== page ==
Biceps Tendonitis Waterville ME

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Marc Steven Golden, DO
(207) 873-0200
246 Kennedy Memorial Dr
Waterville, ME
Specialties
Orthopedics
Gender
Male
Education
Medical School: Umdnj-Sch Of Osteo Med, Stratford Nj 08084
Graduation Year: 1985

Data Provided By:
James Fenwick Butler III, MD
325C Kennedy Memorial Dr
Waterville, ME
Specialties
Orthopedics
Gender
Male
Education
Medical School: Univ Of Vt Coll Of Med, Burlington Vt 05405
Graduation Year: 1965

Data Provided By:
Jose Antonio Ramirez, MD
(207) 873-6009
325E Kennedy Memorial Dr
Waterville, ME
Specialties
Orthopedics
Gender
Male
Education
Medical School: Oh State Univ Coll Of Med, Columbus Oh 43210
Graduation Year: 1982

Data Provided By:
Catherine E Meikle, MD
(207) 873-1329
325D Kennedy Memorial Dr
Waterville, ME
Specialties
Orthopedics
Gender
Female
Education
Medical School: Cornell Univ Med Coll, New York Ny 10021
Graduation Year: 1984

Data Provided By:
Andre Peter Edmonds, MD
(207) 873-3700
325D Kennedy Memorial Dr
Waterville, ME
Specialties
Orthopedics, Trauma Surgery
Gender
Male
Education
Medical School: Mc Gill Univ, Fac Of Med, Montreal, Que, Canada
Graduation Year: 1976

Data Provided By:
Robert C Hottentot, DO
(207) 465-3683
180 Kennedy Memorial Dr Ste 30
Waterville, ME
Specialties
Orthopedics
Gender
Male
Education
Medical School: Mi State Univ, Coll Of Osteo Med, East Lansing Mi 48824
Graduation Year: 1976

Data Provided By:
Lisa Beth Sauer, MD
30 Chase Ave
Waterville, ME
Specialties
Orthopedics
Gender
Female
Education
Medical School: Tufts Univ Sch Of Med, Boston Ma 02111
Graduation Year: 1985

Data Provided By:
Dr.Marc Golden
(207) 873-0200
246 Kennedy Memorial Drive #101
Waterville, ME
Gender
M
Education
Medical School: Umdnj-Sch Of Osteo Med
Year of Graduation: 1985
Speciality
Orthopedic Surgeon
General Information
Accepting New Patients: Yes
RateMD Rating
4.2, out of 5 based on 4, reviews.

Data Provided By:
Vaughn Morgan Collett, MD
246 Kennedy Memorial Dr
Waterville, ME
Specialties
Orthopedics
Gender
Male
Education
Medical School: Mem Univ Of Newfoundland, Fac Of Med, St Johns, Nfld, Canada
Graduation Year: 1993

Data Provided By:
Albert Joseph Pepe, MD
(207) 465-7436
69 County Rd
Oakland, ME
Specialties
Orthopedics
Gender
Male
Education
Medical School: New York Univ Sch Of Med, New York Ny 10016
Graduation Year: 1966

Data Provided By:
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Biceps Tendonitis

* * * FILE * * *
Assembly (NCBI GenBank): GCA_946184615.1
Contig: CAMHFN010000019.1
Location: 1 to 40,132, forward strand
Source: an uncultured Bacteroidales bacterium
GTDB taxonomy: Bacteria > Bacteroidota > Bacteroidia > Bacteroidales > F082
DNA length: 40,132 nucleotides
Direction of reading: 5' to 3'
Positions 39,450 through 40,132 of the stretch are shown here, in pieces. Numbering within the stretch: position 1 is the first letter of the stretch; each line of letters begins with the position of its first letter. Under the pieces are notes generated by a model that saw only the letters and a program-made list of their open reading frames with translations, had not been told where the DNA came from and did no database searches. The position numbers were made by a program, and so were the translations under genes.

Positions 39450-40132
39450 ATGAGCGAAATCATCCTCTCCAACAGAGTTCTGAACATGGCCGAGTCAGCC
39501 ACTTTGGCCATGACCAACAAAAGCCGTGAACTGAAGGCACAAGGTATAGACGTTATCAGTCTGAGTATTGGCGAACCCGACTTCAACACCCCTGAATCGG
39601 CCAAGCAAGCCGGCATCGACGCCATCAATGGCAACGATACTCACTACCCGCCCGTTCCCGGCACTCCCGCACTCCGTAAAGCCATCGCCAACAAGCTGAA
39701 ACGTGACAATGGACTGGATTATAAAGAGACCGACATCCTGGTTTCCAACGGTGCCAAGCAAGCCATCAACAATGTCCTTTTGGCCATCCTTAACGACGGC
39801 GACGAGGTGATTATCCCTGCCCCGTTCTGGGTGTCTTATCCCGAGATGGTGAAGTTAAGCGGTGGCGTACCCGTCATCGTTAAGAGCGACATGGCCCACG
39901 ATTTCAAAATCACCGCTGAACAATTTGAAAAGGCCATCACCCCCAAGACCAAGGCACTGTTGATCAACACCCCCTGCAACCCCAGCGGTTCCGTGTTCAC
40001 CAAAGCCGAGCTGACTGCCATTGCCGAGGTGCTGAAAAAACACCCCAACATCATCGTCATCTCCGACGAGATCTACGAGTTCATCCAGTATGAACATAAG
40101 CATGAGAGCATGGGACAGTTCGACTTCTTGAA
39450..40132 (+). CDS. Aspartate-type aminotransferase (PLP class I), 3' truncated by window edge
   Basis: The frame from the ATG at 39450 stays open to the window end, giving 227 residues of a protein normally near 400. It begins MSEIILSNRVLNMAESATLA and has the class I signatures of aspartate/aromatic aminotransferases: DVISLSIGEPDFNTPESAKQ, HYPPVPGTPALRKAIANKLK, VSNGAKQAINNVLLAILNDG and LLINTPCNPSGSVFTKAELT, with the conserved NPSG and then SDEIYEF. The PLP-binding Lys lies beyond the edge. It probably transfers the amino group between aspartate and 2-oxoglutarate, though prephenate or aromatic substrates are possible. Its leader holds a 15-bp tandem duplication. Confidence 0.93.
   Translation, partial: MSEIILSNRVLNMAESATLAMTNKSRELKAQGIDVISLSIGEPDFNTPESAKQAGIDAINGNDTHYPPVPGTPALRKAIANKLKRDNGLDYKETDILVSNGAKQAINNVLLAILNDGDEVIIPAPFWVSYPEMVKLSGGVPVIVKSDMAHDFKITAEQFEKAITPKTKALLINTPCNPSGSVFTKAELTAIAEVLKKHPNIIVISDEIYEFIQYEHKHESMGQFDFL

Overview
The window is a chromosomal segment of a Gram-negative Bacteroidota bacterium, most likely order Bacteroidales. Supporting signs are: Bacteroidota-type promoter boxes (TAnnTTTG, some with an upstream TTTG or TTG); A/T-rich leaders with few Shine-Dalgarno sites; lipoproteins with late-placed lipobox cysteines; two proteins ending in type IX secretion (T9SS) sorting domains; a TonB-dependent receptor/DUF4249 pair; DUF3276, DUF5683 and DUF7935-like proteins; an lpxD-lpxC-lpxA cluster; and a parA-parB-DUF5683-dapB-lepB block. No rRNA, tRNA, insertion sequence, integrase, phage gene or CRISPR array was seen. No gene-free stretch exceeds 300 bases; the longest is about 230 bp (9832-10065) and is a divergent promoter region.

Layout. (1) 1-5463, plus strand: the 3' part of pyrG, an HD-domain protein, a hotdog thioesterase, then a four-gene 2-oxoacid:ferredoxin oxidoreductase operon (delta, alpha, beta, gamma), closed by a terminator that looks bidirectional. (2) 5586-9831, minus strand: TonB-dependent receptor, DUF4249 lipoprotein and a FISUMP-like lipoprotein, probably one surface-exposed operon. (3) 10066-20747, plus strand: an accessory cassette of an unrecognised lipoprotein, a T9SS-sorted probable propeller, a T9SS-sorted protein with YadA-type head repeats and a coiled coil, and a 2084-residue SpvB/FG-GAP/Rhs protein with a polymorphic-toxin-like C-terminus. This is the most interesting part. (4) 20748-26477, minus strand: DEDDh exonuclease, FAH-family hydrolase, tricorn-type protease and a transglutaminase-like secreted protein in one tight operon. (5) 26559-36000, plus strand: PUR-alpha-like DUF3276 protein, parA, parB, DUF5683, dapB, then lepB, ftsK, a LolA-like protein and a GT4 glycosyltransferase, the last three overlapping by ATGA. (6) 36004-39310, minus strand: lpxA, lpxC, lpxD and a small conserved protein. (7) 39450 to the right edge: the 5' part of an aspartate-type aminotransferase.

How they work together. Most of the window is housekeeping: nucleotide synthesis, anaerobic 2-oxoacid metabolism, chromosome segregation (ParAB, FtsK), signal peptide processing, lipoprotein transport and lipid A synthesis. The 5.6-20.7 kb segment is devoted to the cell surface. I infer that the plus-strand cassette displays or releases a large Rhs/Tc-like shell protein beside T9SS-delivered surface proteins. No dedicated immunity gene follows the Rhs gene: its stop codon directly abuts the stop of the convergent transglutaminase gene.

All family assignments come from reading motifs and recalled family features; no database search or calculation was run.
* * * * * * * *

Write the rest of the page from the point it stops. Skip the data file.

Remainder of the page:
A Patient's Guide to Biceps Tendonitis

Introduction

Biceps tendonitis, also called bicipital tendonitis, is inflammation in the main tendon that attaches the top of the biceps muscle to the shoulder. The most common cause is overuse from certain types of work or sports activities. Biceps tendonitis may develop gradually from the effects of wear and tear, or it can happen suddenly from a direct injury. The tendon may also become inflamed in response to other problems in the shoulder, such as rotator cuff tears, impingement, or instability (described below).

This guide will help you understand

  • what parts of the shoulder are affected
  • the causes of biceps tendonitis
  • ways to treat this problem

Anatomy

What parts of the shoulder are affected?

The biceps muscle goes from the shoulder to the elbow on the front of the upper arm. Two separate tendons (tendons attach muscles to bones) connect the upper part of the biceps muscle to the shoulder. The upper two tendons of the biceps are called the proximal biceps tendons, because they are closer to the top of the arm.

The main proximal tendon is the long head of the biceps. It connects the biceps muscle to the top of the shoulder socket, the glenoid. It also blends with the cartilage rim around the glenoid, the labrum. The labrum is a rim of soft tissue that turns the flat surface of the glenoid into a deeper socket. This arrangement improves the fit of the ball that fits in the socket, the humeral head.

Beginning at the top of the glenoid, the tendon of the long head of the biceps runs in front of the humeral head. The tendon passes within the bicipital groove of the humerus and is held in place by the transverse humeral ligament. This arrangement keeps the humeral head from sliding too far up or forward within the glenoid.

The short head of the biceps connects on the coracoid process of the scapula (shoulder blade). The coracoid process is a small bony knob just in from the front of the shoulder. The lower biceps tendon is called the distal biceps tendon. The word distal means the tendon is further down the arm. The lower part of the biceps muscle connects to the elbow by this tendon. The muscles forming the short and long heads of the biceps stay separate until just above the elbow, where they unite and connect to the distal biceps tendon.

Tendons are made up of strands of a material called collagen. The collagen strands are lined up in bundles next to each other. Because the collagen strands in tendons are lined up, tendons have high tensile strength. This means they can withstand high forces that pull on both ends of the tendon. When muscles work, they pull on one end of the tendon. The other end of the tendon pulls on the bone, causing the bone to move.

Contracting the biceps muscle can bend the elbow upward. The biceps can also help flex the shoulder, lifting the arm up, a movement called flexion. And the ...

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